So it is that the Treasury is championing its insistence that at least three
new banks be created from the assets of RBS, Lloyds and Northern Rock as a
victory for the sector’s customers. These three new institutions will force
the banking establishment to finally begin offering its customers a better
deal, we are told.
Will they really? A quick check of Moneyfacts, the personal finance industry
bible, reveals that more than 30 different banks already offer current
account services. The list of mortgage lenders is more than twice as long as
that. In fact, for every banking product you care to mention ? from credit
cards to loans to savings accounts ? there are already reams of providers.
Why should three more, in any of these markets, suddenly produce real
competition that delivers tangible benefits for customers?
Such competition is certainly needed. The industry’s claim that it offers
better-value banking products than any of its rivals on the Continent ? that
trusty old canard of free banking for those in credit spearheads that
argument ? has repeatedly been discredited. Why else do you think all those
foreign banks are so keen to make acquisitions in the UK?
As for free banking, it’s true that unlike in the US, say, Britain’s current
account providers do not charge customers who stay in credit for services
such as writing cheques or making cash withdrawals. But have a look at the
typical rate of interest paid by a current account over the past five to 10
years ? rarely more than 0.25 per cent annually ? and then examine the
banks’ claim that they are not making a turn from their customers. And as
for what the banks have been earning on customers slipping into overdraft,
authorised or otherwise ? probably best not to go there.
Certainly, the new entrants to the banking market we saw before the financial
crisis began did not produce the competition windfall that Alistair Darling
now believes his trio of debutants will create. Look at Standard Life Bank,
for example, launched in the Nineties as an innovative, consumer-friendly
alternative to the high street big boys. A decade on, having made only a
minimal impact in niche markets, the venture was last week sold ? to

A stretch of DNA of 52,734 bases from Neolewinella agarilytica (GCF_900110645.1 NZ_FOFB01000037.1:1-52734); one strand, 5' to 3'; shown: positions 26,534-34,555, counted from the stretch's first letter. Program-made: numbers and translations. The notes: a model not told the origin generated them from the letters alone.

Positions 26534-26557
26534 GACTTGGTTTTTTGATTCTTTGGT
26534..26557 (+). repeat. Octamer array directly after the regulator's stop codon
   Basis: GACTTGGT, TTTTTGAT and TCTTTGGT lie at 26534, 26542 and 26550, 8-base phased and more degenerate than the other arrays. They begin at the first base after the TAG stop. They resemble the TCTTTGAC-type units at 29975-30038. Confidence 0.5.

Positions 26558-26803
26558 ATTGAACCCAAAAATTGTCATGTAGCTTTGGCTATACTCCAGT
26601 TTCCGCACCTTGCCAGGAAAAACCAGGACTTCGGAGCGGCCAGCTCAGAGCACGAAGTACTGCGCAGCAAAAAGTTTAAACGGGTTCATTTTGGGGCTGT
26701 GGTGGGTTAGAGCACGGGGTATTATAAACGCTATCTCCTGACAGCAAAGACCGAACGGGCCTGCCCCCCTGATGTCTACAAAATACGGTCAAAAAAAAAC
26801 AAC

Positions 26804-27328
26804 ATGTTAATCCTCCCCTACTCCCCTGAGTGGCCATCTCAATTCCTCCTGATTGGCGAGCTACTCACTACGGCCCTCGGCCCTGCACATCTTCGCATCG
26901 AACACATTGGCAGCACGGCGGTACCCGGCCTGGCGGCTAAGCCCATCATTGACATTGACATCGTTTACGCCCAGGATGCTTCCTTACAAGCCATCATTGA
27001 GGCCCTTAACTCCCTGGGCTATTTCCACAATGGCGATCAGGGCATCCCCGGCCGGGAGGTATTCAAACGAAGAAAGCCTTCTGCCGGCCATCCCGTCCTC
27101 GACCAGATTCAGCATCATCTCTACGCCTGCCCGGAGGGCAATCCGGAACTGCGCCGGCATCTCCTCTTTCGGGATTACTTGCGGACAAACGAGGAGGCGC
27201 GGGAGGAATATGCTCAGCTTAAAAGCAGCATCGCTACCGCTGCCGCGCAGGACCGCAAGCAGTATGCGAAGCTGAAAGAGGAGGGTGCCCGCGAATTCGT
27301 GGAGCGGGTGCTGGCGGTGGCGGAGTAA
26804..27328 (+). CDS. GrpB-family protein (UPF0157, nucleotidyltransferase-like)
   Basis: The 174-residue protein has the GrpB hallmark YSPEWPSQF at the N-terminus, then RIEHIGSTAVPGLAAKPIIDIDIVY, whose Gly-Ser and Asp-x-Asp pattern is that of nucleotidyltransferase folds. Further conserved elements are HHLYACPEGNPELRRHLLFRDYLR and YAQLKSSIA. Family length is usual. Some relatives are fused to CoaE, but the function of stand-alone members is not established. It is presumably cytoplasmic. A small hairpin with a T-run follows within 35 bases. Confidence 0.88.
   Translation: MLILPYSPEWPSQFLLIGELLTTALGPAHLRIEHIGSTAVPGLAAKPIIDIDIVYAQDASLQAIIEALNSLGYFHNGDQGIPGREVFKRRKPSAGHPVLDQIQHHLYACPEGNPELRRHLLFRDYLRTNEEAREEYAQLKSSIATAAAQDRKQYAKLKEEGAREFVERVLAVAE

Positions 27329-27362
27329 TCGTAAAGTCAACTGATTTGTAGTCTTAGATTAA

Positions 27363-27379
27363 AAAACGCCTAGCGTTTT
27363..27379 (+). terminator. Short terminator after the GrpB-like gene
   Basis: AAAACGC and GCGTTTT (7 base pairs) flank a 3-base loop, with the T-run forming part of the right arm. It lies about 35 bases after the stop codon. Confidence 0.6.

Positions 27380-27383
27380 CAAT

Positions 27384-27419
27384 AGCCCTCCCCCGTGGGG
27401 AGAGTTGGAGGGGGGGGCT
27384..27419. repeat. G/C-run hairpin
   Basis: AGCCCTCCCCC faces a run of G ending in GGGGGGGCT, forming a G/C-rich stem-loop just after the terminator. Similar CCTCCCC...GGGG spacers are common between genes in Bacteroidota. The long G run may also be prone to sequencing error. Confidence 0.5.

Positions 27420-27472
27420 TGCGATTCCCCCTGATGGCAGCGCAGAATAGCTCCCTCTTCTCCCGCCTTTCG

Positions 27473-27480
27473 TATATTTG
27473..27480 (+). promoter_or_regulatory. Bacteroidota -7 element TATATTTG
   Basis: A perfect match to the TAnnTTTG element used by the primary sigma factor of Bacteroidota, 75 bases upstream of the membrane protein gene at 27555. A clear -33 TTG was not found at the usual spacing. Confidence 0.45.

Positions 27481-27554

Alternatively, take the foreign entrants to the UK banking market. Santander
and National Australia Bank are indeed doing a better job of running the
banks they have acquired than their previous managements (not difficult in
several cases), but their effect on competition has been negligible. The
biggest banks’ share of the current account sector, for example, has barely
It may be that the new entrants that Mr Darling hopes are coming this time
will do a better job. Tesco and Virgin, in particular, have built their
success on consumer-focused business models, so perhaps they will succeed
where others have failed.
It is possible. Still, Tesco has already hinted that it might consider
charging for current accounts ? it would concentrate on attracting customers
through a compelling Clubcard deal instead ? while Virgin’s record in
financial services is not especially reassuring. Various ventures have been
and gone, but none have broken the mould, or changed the way that
established players operate.
There are a handful of financial-sector businesses out there with something
genuinely new to offer. Think of Zopa, the peer-to-peer lending service, for
example, or even some of the ethical and socially responsible providers.
These, however, operate at the margins, while the new entrants we will see
following the mini break-up of RBS and Lloyds are almost certain to follow
the same model already in existence. Anyone expecting a brave new world of
banking competition is likely to be disappointed.
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